In a few hours, I'll fly to Europe, my favorite continent, and why not? Most of my intellectual and artistic heroes are Europeans, Kakfa, Beckmann, Kippenberger, Siebald, Rabelais, Rimbaud, Celine, Orwell, Kundera, Dostoievsky and Milosz, etc. I've spent significant time in Italy, England and Germany, and have fond memories of a least a dozen other... Read More
Gemma and Lasikar at Their Wedding
Imagine all the people living for today Imagine there’s no countries. It isn’t hard to do. Nothing to kill or die for, And no religion too. Imagine all the people Living life in peace. You may say I’m a dreamer, But I’m not the only one. I hope some day you’ll join us, And the... Read More
buffalo-2017
All over America, I’ve seen posters warning against drug addictions. In Cheyenne, it’s “METHAMPHETAMINE / Don’t live this tragic story.” A few blocks away, I stepped over used needles on the sidewalk. In Buffalo, it’s an image of a beer bottle and a pill bottle, with “HEROIN addiction starts here...” Appended to it was a... Read More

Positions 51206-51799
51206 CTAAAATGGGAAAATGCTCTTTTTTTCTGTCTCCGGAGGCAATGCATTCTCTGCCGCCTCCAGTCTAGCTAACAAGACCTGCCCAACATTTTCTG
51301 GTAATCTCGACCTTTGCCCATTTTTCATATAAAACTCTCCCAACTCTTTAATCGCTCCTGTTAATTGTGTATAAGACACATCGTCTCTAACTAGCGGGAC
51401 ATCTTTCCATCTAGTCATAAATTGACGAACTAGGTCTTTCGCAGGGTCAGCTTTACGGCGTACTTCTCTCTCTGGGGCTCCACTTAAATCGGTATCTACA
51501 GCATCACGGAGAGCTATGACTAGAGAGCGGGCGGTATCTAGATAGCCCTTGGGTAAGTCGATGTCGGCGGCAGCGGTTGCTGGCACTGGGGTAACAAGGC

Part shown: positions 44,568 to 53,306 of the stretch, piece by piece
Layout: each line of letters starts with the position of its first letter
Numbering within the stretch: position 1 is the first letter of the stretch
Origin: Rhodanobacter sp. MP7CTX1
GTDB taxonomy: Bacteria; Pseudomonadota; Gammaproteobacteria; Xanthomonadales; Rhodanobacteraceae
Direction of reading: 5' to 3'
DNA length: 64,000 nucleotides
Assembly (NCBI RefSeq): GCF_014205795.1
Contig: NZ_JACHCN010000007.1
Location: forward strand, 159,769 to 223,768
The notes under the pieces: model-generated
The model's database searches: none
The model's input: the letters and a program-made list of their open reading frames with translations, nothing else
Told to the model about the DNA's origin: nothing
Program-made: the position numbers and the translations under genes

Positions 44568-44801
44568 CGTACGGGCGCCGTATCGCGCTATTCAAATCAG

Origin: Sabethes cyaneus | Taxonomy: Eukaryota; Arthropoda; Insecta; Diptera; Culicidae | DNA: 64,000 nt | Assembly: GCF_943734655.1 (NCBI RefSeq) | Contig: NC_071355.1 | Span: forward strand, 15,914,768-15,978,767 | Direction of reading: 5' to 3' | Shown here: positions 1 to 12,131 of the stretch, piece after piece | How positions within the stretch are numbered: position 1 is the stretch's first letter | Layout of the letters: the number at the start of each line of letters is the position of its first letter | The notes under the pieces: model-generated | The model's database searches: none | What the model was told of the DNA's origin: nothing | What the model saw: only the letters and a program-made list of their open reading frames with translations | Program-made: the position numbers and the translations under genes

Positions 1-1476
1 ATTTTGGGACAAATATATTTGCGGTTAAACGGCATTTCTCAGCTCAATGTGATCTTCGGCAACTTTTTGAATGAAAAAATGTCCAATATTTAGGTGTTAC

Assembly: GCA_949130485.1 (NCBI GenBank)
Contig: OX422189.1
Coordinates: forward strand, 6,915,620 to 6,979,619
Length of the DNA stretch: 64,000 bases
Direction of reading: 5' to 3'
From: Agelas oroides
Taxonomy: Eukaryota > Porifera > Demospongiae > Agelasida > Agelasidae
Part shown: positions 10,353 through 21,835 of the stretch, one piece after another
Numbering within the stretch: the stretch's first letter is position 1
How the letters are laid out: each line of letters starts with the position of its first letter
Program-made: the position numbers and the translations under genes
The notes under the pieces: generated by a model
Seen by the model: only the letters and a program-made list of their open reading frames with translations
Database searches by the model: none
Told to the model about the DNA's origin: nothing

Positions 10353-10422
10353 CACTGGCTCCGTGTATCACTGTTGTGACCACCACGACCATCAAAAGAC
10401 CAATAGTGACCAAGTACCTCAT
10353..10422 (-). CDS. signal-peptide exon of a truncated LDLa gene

Tepotzotlán, 2017
One Friday, Jonathan Revusky and I went to see lucha libre. On a night featuring Valiente, Mistico, Misterioso, Rey Cometa, Euforia, Rush, Virus, Fuego, Stigma, The Panther, Blue Panther Jr., Tiger and Puma, etc., Arena Mexico only truly erupted at the appearance of Samuel Polinsky, a 6-foot-4, bleached blonde 28-year-old from Monroeville, Pennsylvania. Before arriving... Read More
dexter-michigan-2016
And so I was back in my friend’s house in this most tranquil, on the surface, country town. Outside was a young cherry tree with three bowling balls at its base, one for each dog buried beneath. A roofer’s ashes had also been scattered over its branches, but nothing remained of the short-lived man. Before... Read More
George\
I live a block from the Italian Market, see, and its ecology is more complex than anything I could ever aspire to describe, but better something than nothing, so let me give you a little tour of the Eyetalian Market. There are lots of restaurants on 9th Street, so naturally, there are tons of Mexicans,... Read More